Birds and boulders
Trip Start Oct 11, 2009
57Trip End Mar 18, 2010
Map your own trip!
Show trip route
Where I stayed
Olive Grove Holiday Park
Our first night we made it beyond Oamuru to a lovely holiday park, which continues to be the gold standard that nothing else quite measures up to. Rolling hills, a lazy river, and a cliff wall were our surroundings, and we were one of four vehicles there. Oamuru itself, the Whitestone city, was forgettable, but we didn’t slow down enough to give it a chance as it was windy and overcast
The morning dawned no clearer, but we pushed on to Moeraki, home to a group of serpentine nodules of unusual size. These boulder-like concretions, many of which are 2m across, formed in the sea cliffs and have gradually been eroded out and slump down to the beach, where the sea erodes them down further, revealing the veins of calcite which ultimately break down and crack open to reveal honeycomb like structures within. Magical. We wandered further down the beach (hoping the sun might break through the clouds) and found the cracked open remains of former smaller concretions as well as one that had not yet slumped down from the sea cliffs.
Just beyond, the town of Moeraki held many pleasures: Fleur’s place, an incredible restaurant serving only the fish brought in by the Moeraki fisherman; a yellow-crested penguin colony; fur seals lolling on a hillside, and loads of sea-birds. We waited 90 minutes for a table at Fleur’s (earning the first sunburns of the trip – apparently some UV made it through the clouds) but it was well worth it. I had an incredibly delicious whole blue cod with capers and almonds, while Daniel opted for a muttonbird, a common seabird that eats mostly fish (and tasted remarkably gamey, salty and oily – like a cross between the dark bit of a smoked mackerel fillet and liver)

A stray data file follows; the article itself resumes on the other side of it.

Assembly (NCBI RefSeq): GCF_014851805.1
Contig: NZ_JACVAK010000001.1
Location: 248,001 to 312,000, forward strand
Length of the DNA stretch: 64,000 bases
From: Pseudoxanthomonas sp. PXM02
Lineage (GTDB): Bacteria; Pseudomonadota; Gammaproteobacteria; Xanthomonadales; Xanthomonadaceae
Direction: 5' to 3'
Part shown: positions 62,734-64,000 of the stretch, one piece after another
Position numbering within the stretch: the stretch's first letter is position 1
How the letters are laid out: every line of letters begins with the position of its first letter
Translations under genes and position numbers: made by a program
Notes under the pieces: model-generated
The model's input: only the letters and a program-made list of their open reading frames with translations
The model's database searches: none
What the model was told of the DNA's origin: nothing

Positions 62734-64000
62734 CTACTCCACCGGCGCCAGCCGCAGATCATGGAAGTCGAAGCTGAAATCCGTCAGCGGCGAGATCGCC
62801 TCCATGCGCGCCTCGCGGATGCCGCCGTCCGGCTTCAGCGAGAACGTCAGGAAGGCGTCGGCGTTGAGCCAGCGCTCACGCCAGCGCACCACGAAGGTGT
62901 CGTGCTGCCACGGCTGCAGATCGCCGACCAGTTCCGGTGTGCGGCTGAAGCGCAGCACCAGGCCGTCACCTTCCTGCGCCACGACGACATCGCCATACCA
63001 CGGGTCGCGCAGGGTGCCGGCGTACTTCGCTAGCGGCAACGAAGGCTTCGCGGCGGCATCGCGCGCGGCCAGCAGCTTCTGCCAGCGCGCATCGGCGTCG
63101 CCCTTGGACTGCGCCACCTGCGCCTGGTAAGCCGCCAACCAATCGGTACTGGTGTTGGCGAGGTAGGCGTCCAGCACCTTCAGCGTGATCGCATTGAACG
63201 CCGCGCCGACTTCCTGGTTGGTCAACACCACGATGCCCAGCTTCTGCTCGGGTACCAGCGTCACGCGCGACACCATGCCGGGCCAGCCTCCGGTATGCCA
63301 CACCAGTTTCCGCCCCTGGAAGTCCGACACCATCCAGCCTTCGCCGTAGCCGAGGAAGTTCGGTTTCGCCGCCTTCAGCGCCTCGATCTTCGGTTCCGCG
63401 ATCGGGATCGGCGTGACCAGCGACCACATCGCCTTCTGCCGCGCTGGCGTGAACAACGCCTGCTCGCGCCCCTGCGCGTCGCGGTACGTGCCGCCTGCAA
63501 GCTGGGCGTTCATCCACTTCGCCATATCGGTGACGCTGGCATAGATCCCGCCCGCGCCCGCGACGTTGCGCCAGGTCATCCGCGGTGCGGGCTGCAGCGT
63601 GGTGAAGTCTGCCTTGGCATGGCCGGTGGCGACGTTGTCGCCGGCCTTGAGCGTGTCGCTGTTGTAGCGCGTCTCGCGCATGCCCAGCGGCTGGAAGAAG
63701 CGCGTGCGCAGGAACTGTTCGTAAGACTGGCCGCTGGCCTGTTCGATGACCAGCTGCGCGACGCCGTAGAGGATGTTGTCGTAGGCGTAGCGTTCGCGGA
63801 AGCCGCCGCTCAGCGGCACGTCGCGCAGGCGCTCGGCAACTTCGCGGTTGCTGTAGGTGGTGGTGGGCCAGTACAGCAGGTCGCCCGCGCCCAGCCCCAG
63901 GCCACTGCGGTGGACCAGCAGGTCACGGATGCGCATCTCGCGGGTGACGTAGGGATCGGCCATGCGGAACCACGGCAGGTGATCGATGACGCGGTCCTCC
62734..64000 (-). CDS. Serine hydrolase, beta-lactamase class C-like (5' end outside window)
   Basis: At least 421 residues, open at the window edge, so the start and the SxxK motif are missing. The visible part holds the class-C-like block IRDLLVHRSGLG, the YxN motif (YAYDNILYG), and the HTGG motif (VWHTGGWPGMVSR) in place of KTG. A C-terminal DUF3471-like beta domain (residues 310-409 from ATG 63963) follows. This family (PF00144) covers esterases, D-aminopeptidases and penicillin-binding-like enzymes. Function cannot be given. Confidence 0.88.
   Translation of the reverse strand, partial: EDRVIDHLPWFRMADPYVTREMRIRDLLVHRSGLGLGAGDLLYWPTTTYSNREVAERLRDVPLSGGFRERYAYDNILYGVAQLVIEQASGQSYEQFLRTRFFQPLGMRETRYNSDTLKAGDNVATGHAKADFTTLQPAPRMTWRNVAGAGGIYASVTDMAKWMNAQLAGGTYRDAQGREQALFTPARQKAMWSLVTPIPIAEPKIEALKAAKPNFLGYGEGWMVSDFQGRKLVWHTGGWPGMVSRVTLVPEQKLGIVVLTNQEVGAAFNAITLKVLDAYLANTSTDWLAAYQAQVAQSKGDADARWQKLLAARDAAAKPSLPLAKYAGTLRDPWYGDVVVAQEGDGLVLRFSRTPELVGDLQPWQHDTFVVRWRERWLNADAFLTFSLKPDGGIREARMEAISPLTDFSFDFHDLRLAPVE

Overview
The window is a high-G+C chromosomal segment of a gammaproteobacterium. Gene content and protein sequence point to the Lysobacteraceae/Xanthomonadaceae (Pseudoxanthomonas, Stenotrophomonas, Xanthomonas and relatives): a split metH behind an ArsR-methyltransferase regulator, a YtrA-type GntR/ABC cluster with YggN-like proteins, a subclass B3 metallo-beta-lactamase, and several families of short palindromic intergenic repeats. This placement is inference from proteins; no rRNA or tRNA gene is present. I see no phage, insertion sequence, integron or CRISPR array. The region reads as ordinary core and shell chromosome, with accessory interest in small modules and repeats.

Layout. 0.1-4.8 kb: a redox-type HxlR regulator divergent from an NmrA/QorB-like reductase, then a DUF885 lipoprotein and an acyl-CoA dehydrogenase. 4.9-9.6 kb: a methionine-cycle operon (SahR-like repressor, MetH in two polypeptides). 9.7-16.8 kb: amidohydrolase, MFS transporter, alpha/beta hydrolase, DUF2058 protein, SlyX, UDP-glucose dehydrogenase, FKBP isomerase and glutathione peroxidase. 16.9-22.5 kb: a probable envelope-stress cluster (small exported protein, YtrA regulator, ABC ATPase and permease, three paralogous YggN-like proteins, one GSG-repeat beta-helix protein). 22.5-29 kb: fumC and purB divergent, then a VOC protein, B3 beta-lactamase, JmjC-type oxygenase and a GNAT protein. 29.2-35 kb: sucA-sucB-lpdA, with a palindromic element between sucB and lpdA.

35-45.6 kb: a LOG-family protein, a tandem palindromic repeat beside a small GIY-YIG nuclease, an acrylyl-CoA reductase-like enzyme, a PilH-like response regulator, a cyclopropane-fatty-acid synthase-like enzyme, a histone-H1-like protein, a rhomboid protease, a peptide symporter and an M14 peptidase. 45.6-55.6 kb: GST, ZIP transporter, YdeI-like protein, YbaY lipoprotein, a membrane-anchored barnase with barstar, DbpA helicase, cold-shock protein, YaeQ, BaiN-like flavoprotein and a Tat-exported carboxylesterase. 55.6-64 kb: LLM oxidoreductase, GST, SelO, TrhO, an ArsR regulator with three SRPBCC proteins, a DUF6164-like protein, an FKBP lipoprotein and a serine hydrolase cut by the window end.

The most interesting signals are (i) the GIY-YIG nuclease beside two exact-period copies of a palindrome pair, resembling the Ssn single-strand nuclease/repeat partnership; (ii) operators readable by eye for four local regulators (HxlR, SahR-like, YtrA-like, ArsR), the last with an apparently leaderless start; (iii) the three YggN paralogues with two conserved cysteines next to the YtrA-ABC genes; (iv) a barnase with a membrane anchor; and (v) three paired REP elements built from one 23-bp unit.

In search of further wildlife, we drove down to the Otago Peninsula for our second night and a go at seeing the colony of the Royal Albatross there. The next morning was still wet and windy (great for albatross viewing though) and we were rewarded with some excellent soaring (3 meter wingspan!) and a view of three nesting birds. We learned a lot about these amazing creatures who only ever come to the coast to breed (most of their lives are spent at sea) and the incredible work done by the rangers to keep the colony alive and growing. With the sun still elusive, we headed into Dunedin and enjoyed an afternoon at the cinema, watching Wes Anderson’s movie of Roald Dahl’s 'The Fantastic Mr. Fox,’ which was delightful. The rain continued to follow us, so we headed west to the one place where it would almost certainly be raining, but where the rain would not interfere with the beauty of the landscape: Fiordland.